Date of Graduation
Master of Arts in English
chapter book, writing a chapter book, children's novels, children's fiction, children's literature
English Language and Literature
The goal of this study was for an experienced writer of nonfiction to create a potentially marketable children's novel and to document the process she followed in the development and completion of that book. Resulting from this project is the author's first children's book, a "chapter book” entitled Foxy and the Grump. Topics addressed in this project include the selection of the chapter-book category, features of successful children's novels, the inspiration for the Foxy story, the quest for credibility through research, the writer's approach to breathing life into the story, and reader feedback. The true incident on which Foxy is based seemed most manageable and relatable in chapter-book form—appropriate for children in the seven-to-ten age group, as well as for adults. The writer performed an analysis of children's books over the past thirty years to reveal five bestsellers that are also multiple-award winners and have earned the prestigious Newbery Medal. The only chapter book in this elite group is Patricia MacLachlan's Sarah, Plain and Tall. Thus, attention to the qualities of Sarah has helped determine what appeals to readers of chapter books. The writer maintains that a good children's book engages, entertains, enriches, and educates. To enhance her efforts, the writer participated in an online writers' seminar and joined an international professional organization. An important complement in this endeavor was feedback from several readers: children and adults who appreciate children's literature. Fifteen of eighteen people responded by deadline and generously offered constructive criticism. Their feedback has encouraged the writer to seek publication. Her next project is to do just that.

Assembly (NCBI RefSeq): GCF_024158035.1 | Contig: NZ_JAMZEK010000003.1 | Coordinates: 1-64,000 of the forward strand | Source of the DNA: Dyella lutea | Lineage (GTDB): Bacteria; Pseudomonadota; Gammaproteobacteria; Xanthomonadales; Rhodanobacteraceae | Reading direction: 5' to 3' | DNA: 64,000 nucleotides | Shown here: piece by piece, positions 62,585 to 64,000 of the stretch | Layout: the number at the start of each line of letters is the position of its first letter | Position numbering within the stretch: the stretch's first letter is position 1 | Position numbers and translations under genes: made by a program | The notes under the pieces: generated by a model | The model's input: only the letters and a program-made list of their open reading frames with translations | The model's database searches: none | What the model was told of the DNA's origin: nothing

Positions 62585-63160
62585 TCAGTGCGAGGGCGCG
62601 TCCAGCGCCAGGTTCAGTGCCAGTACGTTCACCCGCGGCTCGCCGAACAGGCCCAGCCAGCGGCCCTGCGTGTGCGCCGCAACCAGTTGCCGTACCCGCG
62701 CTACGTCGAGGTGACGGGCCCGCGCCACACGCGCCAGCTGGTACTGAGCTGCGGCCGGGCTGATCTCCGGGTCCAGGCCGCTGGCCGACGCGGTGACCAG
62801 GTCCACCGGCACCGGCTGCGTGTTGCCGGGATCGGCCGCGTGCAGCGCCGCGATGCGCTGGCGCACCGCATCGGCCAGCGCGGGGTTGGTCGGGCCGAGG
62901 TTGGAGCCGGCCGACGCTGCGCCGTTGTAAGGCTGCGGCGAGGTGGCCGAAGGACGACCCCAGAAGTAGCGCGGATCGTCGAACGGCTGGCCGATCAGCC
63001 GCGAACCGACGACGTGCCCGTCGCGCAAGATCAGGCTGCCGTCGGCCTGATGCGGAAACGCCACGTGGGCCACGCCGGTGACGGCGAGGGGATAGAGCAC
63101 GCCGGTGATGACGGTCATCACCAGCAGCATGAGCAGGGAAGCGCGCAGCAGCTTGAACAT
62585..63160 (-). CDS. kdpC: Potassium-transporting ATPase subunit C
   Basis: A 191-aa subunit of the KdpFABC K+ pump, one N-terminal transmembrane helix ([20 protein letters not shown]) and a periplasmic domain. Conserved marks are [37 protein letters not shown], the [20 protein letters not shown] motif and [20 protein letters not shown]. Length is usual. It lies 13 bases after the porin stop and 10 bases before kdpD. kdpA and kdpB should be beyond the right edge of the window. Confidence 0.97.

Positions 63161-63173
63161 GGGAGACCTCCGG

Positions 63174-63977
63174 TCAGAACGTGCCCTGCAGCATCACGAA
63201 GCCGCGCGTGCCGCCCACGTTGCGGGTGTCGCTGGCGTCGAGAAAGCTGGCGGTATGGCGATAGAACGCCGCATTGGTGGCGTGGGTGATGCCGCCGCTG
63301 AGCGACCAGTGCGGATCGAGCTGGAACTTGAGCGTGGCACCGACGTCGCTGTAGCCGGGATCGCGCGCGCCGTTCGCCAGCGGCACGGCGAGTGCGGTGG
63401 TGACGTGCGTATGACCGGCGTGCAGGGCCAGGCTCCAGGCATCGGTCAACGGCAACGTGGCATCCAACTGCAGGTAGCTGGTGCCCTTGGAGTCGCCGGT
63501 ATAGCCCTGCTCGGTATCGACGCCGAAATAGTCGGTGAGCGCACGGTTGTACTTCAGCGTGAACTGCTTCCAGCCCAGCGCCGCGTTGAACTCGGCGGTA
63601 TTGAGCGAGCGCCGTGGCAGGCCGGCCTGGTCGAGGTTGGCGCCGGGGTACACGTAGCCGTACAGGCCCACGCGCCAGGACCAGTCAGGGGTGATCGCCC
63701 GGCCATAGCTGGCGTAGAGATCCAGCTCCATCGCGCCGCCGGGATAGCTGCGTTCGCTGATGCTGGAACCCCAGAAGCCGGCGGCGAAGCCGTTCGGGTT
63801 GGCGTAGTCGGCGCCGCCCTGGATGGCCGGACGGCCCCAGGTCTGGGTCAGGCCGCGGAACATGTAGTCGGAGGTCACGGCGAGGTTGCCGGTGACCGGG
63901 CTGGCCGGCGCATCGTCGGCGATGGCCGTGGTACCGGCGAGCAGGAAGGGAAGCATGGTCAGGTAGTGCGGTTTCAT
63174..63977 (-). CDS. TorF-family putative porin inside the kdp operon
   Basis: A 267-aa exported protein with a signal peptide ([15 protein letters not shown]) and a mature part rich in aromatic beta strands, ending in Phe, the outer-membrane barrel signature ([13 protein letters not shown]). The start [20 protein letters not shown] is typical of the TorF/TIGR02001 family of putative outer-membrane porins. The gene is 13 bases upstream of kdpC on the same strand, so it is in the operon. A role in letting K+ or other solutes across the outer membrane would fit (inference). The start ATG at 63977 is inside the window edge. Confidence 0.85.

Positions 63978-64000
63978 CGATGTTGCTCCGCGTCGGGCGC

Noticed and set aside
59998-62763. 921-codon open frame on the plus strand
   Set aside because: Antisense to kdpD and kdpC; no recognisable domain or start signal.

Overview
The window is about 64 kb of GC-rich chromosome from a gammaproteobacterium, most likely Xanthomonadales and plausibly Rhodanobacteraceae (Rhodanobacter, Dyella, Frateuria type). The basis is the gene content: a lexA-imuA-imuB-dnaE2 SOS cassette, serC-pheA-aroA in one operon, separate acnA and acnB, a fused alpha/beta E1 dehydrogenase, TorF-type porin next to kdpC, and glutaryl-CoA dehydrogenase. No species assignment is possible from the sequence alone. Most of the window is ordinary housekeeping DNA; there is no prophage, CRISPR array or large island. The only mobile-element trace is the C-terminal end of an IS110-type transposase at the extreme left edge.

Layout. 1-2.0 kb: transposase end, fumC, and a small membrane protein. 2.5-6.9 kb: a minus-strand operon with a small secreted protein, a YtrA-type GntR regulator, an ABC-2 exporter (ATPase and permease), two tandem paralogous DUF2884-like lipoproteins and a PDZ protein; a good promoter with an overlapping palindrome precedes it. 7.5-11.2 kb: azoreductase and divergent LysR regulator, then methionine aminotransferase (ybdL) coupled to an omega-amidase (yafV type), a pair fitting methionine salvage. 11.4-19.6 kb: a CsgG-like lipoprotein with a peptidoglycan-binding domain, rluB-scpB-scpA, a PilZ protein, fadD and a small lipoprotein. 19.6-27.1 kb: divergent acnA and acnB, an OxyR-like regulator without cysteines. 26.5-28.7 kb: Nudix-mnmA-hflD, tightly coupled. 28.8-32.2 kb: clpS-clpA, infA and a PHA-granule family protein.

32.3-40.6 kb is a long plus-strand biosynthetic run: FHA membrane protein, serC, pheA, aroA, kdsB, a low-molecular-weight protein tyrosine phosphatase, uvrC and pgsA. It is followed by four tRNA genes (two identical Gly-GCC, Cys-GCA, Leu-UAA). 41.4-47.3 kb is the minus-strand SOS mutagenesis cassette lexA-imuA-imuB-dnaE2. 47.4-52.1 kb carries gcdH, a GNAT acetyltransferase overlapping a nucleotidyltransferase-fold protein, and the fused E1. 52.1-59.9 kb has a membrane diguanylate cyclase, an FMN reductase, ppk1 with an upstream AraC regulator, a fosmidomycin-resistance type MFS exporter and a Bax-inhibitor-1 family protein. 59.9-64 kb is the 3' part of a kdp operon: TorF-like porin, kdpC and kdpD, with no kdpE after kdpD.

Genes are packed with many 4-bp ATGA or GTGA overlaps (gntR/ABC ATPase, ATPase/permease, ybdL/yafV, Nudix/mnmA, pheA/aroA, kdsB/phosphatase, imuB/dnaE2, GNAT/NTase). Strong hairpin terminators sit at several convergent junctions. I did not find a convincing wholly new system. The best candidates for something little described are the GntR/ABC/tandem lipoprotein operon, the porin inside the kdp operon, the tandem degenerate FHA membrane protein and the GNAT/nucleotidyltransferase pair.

© Judith Ann Ermold
Ermold, Judith Ann, "Creating a Chapter Book: the Evolution of Foxy and the Grump" (2009). MSU Graduate Theses. 1096.